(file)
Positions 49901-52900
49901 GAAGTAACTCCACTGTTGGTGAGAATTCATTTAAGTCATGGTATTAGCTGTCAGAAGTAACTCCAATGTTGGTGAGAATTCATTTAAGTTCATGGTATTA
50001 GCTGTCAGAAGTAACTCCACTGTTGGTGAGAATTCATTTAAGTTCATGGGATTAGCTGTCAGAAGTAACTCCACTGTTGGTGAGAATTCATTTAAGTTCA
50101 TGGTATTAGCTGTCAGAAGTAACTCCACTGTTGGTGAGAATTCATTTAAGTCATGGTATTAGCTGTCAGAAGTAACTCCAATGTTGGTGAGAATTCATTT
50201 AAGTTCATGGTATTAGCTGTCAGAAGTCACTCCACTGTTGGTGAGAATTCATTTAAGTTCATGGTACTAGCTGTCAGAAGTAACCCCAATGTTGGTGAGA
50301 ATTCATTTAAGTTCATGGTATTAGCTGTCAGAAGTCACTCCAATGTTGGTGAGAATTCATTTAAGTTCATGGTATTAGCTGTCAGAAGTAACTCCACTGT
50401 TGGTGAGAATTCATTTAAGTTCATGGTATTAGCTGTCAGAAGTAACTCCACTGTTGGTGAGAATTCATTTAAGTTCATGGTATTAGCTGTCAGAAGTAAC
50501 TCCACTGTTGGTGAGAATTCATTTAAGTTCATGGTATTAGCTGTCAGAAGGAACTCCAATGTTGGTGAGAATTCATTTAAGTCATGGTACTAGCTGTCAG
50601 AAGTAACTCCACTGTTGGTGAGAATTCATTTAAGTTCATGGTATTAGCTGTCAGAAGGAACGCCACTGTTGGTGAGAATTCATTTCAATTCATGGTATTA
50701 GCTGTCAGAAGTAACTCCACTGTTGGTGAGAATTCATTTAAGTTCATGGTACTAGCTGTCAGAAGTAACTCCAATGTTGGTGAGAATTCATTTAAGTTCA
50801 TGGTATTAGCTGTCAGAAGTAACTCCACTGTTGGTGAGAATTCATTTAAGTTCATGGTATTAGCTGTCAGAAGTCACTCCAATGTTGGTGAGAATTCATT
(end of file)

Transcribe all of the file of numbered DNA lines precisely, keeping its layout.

Positions 49901-52900
49901 GAAGTAACTCCACTGTTGGTGAGAATTCATTTAAGTCATGGTATTAGCTGTCAGAAGTAACTCCAATGTTGGTGAGAATTCATTTAAGTTCATGGTATTA
50001 GCTGTCAGAAGTAACTCCACTGTTGGTGAGAATTCATTTAAGTTCATGGGATTAGCTGTCAGAAGTAACTCCACTGTTGGTGAGAATTCATTTAAGTTCA
50101 TGGTATTAGCTGTCAGAAGTAACTCCACTGTTGGTGAGAATTCATTTAAGTCATGGTATTAGCTGTCAGAAGTAACTCCAATGTTGGTGAGAATTCATTT
50201 AAGTTCATGGTATTAGCTGTCAGAAGTCACTCCACTGTTGGTGAGAATTCATTTAAGTTCATGGTACTAGCTGTCAGAAGTAACCCCAATGTTGGTGAGA
50301 ATTCATTTAAGTTCATGGTATTAGCTGTCAGAAGTCACTCCAATGTTGGTGAGAATTCATTTAAGTTCATGGTATTAGCTGTCAGAAGTAACTCCACTGT
50401 TGGTGAGAATTCATTTAAGTTCATGGTATTAGCTGTCAGAAGTAACTCCACTGTTGGTGAGAATTCATTTAAGTTCATGGTATTAGCTGTCAGAAGTAAC
50501 TCCACTGTTGGTGAGAATTCATTTAAGTTCATGGTATTAGCTGTCAGAAGGAACTCCAATGTTGGTGAGAATTCATTTAAGTCATGGTACTAGCTGTCAG
50601 AAGTAACTCCACTGTTGGTGAGAATTCATTTAAGTTCATGGTATTAGCTGTCAGAAGGAACGCCACTGTTGGTGAGAATTCATTTCAATTCATGGTATTA
50701 GCTGTCAGAAGTAACTCCACTGTTGGTGAGAATTCATTTAAGTTCATGGTACTAGCTGTCAGAAGTAACTCCAATGTTGGTGAGAATTCATTTAAGTTCA
50801 TGGTATTAGCTGTCAGAAGTAACTCCACTGTTGGTGAGAATTCATTTAAGTTCATGGTATTAGCTGTCAGAAGTCACTCCAATGTTGGTGAGAATTCATT